Everything is bigger in Texas, including the stadiums

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With Baylor getting a new football stadium and Texas A&M underway with a massive stadium renovation, the Texas Longhorns are looking to join the fun. The home of Texas football is still the largest stadium in the state, and the university appears to be interested in keeping it that way.

According to a report by Sports Illustrated, Texas has asked PricewaterhouseCoopers to conduct a study to review the possibility of adding a section of seats to the south end of Darrell K. Royal-Texas Memorial Stadium. The discussions are purely in the initial stages according to Texas athletic director Steve Patterson, but there should be little standing in the way of the project becoming a reality in a short period of time.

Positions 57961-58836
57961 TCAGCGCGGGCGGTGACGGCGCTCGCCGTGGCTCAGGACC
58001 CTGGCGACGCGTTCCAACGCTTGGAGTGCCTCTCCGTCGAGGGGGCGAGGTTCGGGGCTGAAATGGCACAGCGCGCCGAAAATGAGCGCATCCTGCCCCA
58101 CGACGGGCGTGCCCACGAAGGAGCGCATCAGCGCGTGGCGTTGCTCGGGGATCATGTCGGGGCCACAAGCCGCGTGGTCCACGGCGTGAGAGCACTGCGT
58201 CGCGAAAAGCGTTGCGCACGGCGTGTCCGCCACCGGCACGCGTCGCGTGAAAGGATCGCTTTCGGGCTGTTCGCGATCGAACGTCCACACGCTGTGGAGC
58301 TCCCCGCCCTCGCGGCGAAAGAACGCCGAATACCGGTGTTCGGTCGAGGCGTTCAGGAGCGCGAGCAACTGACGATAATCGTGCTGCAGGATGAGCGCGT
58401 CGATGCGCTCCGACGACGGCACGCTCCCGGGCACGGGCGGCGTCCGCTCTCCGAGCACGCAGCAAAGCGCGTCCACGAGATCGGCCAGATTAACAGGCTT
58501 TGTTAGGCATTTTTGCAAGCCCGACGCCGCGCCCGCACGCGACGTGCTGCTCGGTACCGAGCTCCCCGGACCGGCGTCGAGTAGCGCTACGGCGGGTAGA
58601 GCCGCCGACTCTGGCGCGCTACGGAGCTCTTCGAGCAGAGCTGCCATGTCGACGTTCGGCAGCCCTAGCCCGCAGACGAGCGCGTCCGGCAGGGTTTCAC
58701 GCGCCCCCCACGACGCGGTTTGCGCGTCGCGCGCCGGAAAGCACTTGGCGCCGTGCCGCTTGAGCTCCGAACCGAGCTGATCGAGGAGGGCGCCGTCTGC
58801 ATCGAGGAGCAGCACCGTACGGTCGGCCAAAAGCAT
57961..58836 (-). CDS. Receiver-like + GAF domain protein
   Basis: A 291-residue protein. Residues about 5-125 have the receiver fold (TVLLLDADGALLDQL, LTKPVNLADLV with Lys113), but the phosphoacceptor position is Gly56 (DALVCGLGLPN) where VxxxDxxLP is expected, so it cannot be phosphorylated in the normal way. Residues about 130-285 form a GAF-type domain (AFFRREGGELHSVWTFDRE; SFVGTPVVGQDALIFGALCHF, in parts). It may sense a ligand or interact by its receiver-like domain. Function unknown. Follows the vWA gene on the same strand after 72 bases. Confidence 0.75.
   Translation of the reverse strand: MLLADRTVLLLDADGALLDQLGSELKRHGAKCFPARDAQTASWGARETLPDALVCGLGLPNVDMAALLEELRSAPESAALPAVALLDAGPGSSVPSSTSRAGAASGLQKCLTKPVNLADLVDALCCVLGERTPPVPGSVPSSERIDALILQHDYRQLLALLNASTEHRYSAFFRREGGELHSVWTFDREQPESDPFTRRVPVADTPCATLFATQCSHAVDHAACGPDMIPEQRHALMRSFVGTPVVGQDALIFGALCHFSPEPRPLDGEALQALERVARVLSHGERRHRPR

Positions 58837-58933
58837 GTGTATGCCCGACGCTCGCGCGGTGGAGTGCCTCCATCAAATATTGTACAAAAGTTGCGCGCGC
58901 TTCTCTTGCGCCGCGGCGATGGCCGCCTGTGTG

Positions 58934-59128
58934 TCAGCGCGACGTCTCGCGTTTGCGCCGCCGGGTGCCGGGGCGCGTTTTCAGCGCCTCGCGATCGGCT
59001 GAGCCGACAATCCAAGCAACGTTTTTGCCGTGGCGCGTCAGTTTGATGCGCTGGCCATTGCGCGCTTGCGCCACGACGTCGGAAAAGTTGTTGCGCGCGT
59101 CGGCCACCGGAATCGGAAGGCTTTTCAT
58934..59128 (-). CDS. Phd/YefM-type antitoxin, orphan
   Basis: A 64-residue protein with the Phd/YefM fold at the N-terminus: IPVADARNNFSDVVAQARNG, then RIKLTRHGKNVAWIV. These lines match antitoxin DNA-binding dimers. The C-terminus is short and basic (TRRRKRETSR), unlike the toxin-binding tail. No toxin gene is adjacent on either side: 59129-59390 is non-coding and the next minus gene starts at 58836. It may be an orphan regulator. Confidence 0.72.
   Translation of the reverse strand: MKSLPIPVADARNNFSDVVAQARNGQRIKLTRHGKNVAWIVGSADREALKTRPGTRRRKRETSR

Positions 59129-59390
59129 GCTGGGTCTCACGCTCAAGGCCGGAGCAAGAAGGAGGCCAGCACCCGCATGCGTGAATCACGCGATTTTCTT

Darrell K. Royal-Texas Memorial Stadium was opened in 1924 with a capacity of 27,000 fans. Over the years the stadium has undergone 11 different upgrades, with the most recent coming prior to the 2009 season. Today the stadium has a listed seating capacity of 100,119 according to Wikipedia. That number will be eclipsed by the time Texas A&M is finished with stadium renovations to Kyle Field. Texas A&M’s stadium renovations will be completed before the 2015 football season.

Texas A&M’s Kyle Field had a seating capacity of 82,589. By the time the stadium renovations are completed the Aggies will be able to play in front of 102,500 fans. Baylor closed Floyd Casey Stadium at the conclusion of the 2013 season. The old football home could host  50,000 fans when the tarp was taken off. This season the Bears, defending Big 12 champions, will move in to the brand new McLane Stadium, which will seat 45,000 but will be expandable to 55,000. TCU recently reconstructed and renovated Amon G. Carter Stadium, expanding the seating capacity from 32,000 to 45,000. The Houston Cougars are moving in to a new stadium this season as well, leaving the 32,000-seat Robertson Stadium for the brand new 40,000-seat Houston Football Stadium. Texas Tech completed a minor upgrade to Jones AT&T Stadium before the 2013 season to expand the seating capacity to 60,862.